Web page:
A long, summer weekend is the perfect time to treat yourself to a staycation away from your phone. Like taking an actual vacation to a faraway paradise, taking time off and away from your digital device can transport you to a paradise where life is simple, sweet, and rejuvenating — at least for a little while. Even if you don’t think of yourself as someone who has a smartphone addiction, integrating some of these analog fixes into your life will send you off on a summer of rest and relaxation.
Use Your Time Off to Turn Off
Especially if you’re on vacation, try to cut the cord between you and your smartphone. If you can — meaning, if you don’t have to be on call for work or family obligations — leave it somewhere not immediately accessible to you, like in your room or in the car. This will help you resist the temptation to dial into your normal life of scrolling through stories and keep you grounded in the here and now.
There’s an actual study to back up the idea that you really should stay off your phone on vacation. A 2008 study (well before phones became so dang addictive, mind you) gave the example that even if you are “lying on the Riviera,” staying connected to work through your device makes it more likely that you’ll burn out and less likely that you’ll reap the tangible benefits of taking regular vacations; by the way, a separate study found that people who don’t take vacations maybe 30 to 50 percent more likely to die of a heart attack than their peers, so if you’re taking time off with the idea that you’re doing your health a favor, stay off your phone for best results.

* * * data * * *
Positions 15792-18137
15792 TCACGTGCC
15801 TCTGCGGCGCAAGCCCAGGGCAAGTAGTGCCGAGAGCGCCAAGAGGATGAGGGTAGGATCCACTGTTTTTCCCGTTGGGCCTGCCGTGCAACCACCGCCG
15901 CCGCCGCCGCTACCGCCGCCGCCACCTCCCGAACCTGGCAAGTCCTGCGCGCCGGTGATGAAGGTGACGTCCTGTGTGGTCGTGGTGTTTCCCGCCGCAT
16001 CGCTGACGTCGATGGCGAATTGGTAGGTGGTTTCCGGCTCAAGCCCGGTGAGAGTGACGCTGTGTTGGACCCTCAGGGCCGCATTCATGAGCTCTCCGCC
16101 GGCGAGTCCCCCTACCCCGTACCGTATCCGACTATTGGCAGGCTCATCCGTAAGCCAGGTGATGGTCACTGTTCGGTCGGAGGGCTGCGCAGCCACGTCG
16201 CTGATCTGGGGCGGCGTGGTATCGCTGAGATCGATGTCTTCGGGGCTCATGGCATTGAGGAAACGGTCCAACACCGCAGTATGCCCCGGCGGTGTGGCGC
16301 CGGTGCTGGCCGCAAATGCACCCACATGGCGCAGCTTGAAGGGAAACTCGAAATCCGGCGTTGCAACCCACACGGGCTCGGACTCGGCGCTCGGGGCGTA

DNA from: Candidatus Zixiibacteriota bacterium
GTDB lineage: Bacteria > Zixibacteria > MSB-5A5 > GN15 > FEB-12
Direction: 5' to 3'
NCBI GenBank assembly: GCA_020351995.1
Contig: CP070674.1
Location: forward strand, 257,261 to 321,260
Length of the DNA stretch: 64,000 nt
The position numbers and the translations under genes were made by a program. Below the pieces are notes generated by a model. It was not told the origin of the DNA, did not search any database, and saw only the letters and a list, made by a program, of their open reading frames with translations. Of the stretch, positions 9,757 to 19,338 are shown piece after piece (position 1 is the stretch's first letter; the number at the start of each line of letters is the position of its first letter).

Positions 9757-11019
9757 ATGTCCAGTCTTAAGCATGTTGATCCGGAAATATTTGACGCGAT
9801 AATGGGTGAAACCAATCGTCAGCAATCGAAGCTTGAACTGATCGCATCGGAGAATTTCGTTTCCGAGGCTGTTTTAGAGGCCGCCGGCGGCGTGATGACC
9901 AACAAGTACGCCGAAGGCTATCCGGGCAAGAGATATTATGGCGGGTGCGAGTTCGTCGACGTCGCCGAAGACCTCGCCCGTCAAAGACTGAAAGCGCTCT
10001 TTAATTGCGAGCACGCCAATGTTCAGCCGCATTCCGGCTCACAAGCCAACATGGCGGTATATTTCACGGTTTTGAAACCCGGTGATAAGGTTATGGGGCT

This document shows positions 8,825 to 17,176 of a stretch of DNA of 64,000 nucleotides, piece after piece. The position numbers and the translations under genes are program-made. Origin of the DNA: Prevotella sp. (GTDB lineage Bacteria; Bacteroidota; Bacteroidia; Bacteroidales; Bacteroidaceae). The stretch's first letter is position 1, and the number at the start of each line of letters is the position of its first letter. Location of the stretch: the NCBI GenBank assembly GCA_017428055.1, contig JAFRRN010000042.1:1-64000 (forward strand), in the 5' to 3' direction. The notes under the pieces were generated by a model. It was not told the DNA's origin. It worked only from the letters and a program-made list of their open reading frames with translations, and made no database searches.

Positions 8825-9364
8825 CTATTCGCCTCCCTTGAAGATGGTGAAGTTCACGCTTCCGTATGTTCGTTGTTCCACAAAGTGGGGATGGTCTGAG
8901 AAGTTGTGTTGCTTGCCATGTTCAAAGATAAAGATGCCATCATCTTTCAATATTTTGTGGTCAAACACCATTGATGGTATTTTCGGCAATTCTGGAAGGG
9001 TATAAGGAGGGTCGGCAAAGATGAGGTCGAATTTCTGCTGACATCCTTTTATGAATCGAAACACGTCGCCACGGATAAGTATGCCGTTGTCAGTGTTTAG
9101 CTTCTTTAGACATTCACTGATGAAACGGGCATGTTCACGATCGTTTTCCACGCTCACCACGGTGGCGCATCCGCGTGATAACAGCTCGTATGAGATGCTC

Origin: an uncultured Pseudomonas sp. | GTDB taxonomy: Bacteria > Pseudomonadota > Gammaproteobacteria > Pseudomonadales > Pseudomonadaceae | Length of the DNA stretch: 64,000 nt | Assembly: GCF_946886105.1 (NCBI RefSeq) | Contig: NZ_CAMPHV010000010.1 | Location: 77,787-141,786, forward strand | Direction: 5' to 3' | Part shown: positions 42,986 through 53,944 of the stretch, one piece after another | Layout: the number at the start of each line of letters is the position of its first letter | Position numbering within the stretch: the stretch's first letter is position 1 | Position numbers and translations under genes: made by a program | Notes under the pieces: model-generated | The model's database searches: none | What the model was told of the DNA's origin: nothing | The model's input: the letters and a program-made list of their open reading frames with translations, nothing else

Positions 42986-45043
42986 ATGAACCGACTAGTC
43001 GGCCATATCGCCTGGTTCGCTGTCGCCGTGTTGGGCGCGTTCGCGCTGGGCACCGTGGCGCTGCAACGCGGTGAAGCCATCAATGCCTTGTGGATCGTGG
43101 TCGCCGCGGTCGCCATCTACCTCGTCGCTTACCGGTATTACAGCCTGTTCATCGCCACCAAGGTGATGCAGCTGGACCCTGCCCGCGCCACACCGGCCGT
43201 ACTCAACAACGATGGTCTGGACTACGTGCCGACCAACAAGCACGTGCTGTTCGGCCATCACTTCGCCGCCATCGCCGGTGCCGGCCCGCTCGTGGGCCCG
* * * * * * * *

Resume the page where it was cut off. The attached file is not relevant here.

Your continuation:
Reprogram Your Morning or Evening
Slate cited a 2016 survey that found that over two-thirds of its respondents reported using their smartphones within a half hour of waking up; a third admitted to looking at their phones within just five minutes of waking up. What would your response be for this survey?
I use my phone as my alarm, so I am part of the third that looks at my phone first thing in the morning. Oftentimes it’s the last thing I look at in the evening, too, unless I am reading a book or watching Netflix in bed. I’d rather chase the fantasy of being one of those people who has built a life-changing morning or evening ritual, so I’ve made a conscious effort to avoid immediately logging in to the Internet world, to forgo scrolling through the news or social media during idle moments, to ignore the weather forecast or any late night texts because the reality is that I would rather wait and do something that isn’t defined by ephemeral consumption.
Personally, this is an easy change for me to implement when I’m actively thinking about it because I have created a personal ritual that I look forward to when I wake up early enough. But I know so many people who have benefited from forgoing their phone for an old-fashioned alarm clock; that way, you don’t even have to think about touching a connected device to start and end the day. More importantly, what are you going to do instead of messing around on your phone? This is where you get to give yourself some positive reinforcement so that you’re not depriving yourself of your phone; rather, you’re treating yourself to self-care.